Tuesday, 2 April 2013


Smooth EnTrance

UK 2013
Directed by Danny Boyle
Playing at cinemas now.

I’m not the biggest Danny Boyle fan, it’s true, but having said that, I almost always appreciate his films on some level and I very much liked his 28 Days Later. That being said, my main reason for going to see this movie was not the director, nor the majority of the excellent cast he has assembled to make this mesmerising thriller. I went to see this gig because of the always brilliant Rosario Dawson, who I first became aware of in the underrated and really quite phenomenal Josie And The Pussycats (seriously, if you want to see a really entertaining and subversive piece of propoganda about the current state of the music industry and the teenage audience it pretends to support, go see Josie And The Pussycats... such a great movie).

Trance is an ensemble piece when it comes to the acting but Rosario Dawson is, once again, the main attraction of this film, for this jaded audience member anyway, and it would certainly be true to say that she has a very “smooth entrance” in this movie... I just can’t tell you why without giving away one of the nicer surprises of the visual splendour of the film.

And visual splendour cut sharply like a diamond with some great editing is exactly what you get from Boyle here and it’s certainly one of the more addictive of the movies he’s made. Unfortunately, the main shaker and mover behind the plot is probably going to be obvious to the intended target audience even from just watching the trailer but, once you get over the fact that this film isn’t really going to surprise you all that much in terms of the deliberate and, sometimes quite elabourate, visual red herrings Boyle plugs you into in order to redirect your attention away from the truth of the plot, then you can start to watch the sometimes quite visceral image/sound poetry purely on its own terms. And frankly, the sooner in to the movie you do that, the more likely you are to have a better time with it.

Boyle uses a variety of techniques from longer, swooping visuals to hand held camera, fast edits, mixed stock treatments and differing rhythms... that he manages to make all that work without losing the interest of the viewer is a good indication of his particular talents in being able to put together a coherent entertainment for the screen. The transitory nature of the little story scenarios he builds up, before pulling them down before you, maybe gets a little tiring and just plain expected even from the outset, but this doesn’t stop there being some really nice little moments including a scene which, although you suspect it’s just a fantasy sequence already, reveals itself through such a nicely surreal and gory effect that you won’t feel cheated by the various redirection tricks going on around you as you watch.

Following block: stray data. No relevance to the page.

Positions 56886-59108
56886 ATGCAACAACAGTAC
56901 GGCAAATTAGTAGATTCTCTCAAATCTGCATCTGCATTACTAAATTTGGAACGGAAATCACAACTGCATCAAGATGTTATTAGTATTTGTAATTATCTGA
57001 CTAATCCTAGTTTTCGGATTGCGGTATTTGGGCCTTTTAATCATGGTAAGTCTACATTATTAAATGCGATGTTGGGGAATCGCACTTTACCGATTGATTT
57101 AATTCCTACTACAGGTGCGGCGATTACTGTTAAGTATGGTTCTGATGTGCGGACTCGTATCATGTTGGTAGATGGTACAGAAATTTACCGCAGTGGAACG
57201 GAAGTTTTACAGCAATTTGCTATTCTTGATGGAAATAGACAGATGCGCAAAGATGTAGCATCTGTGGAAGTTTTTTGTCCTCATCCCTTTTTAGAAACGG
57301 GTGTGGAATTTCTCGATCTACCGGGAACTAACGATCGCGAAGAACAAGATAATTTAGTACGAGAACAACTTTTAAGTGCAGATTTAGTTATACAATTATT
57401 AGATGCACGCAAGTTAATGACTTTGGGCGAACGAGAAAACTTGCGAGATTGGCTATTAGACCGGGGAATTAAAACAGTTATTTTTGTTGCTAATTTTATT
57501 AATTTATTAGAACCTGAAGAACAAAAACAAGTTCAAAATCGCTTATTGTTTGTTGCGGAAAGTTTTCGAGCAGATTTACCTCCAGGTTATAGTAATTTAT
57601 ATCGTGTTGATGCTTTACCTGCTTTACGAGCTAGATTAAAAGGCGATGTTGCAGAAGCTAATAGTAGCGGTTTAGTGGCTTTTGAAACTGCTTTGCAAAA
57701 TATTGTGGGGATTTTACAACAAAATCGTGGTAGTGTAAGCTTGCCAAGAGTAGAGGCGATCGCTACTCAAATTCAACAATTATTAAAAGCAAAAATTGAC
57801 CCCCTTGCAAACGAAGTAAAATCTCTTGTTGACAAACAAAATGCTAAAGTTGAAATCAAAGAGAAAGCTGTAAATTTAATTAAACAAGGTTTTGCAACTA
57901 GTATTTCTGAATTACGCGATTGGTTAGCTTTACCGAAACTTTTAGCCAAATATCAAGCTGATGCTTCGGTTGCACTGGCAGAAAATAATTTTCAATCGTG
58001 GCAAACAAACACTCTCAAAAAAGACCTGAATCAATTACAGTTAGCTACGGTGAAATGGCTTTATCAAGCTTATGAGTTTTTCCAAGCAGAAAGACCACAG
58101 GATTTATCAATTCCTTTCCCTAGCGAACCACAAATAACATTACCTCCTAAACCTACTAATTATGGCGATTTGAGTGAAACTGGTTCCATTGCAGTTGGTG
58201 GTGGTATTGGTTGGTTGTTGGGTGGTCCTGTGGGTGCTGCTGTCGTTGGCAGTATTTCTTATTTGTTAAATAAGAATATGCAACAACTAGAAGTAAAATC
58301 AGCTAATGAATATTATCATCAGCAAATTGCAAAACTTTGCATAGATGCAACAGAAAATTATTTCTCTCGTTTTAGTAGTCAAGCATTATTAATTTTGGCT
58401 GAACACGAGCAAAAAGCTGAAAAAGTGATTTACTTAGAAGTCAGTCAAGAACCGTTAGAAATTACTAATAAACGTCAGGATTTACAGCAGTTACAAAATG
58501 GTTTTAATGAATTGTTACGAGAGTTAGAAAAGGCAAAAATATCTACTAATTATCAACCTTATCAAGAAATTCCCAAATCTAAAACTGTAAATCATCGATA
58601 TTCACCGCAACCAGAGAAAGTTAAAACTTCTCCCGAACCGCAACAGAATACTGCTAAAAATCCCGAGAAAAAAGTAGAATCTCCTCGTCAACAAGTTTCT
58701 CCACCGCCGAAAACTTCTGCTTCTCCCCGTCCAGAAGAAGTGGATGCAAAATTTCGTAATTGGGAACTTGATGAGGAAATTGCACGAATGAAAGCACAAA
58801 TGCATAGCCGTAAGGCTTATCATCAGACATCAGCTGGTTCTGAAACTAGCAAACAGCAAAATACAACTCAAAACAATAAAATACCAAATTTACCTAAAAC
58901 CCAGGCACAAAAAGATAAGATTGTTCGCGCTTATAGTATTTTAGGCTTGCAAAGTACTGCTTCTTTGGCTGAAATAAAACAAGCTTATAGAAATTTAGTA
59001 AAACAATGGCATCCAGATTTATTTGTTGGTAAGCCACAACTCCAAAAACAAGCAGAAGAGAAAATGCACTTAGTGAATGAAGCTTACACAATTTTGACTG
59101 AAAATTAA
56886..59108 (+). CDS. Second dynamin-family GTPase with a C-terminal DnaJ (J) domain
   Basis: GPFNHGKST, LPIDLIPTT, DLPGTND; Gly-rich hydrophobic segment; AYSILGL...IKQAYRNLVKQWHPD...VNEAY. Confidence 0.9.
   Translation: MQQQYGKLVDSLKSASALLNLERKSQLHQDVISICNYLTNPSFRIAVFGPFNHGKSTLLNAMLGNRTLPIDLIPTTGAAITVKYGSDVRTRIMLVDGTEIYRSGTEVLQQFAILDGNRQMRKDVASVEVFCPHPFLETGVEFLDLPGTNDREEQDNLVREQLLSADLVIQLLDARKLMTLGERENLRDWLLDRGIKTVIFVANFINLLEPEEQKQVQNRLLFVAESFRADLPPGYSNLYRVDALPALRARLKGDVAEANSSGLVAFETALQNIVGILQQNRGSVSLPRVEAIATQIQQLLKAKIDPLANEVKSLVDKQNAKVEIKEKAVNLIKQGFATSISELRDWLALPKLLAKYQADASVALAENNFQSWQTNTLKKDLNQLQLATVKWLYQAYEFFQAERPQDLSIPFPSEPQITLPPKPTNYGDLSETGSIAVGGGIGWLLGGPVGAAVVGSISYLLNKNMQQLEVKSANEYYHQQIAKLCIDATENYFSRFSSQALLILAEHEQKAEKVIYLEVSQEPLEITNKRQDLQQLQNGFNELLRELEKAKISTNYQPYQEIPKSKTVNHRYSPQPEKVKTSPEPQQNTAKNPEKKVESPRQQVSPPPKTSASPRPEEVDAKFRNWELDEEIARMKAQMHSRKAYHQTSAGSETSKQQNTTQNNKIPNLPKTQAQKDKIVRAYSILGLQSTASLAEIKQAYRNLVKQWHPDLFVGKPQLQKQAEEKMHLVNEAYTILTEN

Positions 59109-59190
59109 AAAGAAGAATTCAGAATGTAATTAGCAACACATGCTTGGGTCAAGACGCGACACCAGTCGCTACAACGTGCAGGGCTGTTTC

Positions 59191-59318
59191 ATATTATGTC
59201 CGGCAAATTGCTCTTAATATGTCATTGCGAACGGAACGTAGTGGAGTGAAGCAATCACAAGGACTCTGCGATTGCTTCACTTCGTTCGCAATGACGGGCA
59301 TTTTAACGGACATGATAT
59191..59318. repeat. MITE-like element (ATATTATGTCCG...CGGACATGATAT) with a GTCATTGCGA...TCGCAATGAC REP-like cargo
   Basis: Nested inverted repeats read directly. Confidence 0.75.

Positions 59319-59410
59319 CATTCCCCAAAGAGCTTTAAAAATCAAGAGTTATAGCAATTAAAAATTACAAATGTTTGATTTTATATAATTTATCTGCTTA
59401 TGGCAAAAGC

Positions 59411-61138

Like a good Italian giallo (which it in no way resembles or tries to be) the deliberate blurring of the audiences focus to be able to bother following a specific line of enquiry makes for a movie where, in the end, you just won’t care who has done what... and like I said, if you saw the trailer then you probably guessed just who is on control here right from the word go anyway. Unfortunately, it’s one of the problems of the subject matter that it almost always tips itself off by its very nature but the director’s “sleight of hand” in some sequences is quite artistically and refreshingly achieved and most viewers who have an eye for visual opulence will not be too worried by the perhaps less than revealing nature of the solution to the mystery (and talking of revealing nature, there’s so much more I could say about the glamorous Ms. Dawson’s contribution to the film, especially in reference to my post title... but it’s probably best I don’t).

Trance is not a really great movie... but it’s certainly a good one and definitely one of the better distractions at the cinema right now if you want to go and see a movie which doesn’t rely totally on blowing things up (although there is some gun play and some quite raw scenes of violence on show here, to be fair). If this is your thing then Trance is probably one of the better options you’ve got at the cinema right now. Definitely something you should sample if you call yourself a fan of the medium and you want to support something British.  Who knows, it might inspire you to try to  give yourself a bit of a smooth entrance every now and again yourself.

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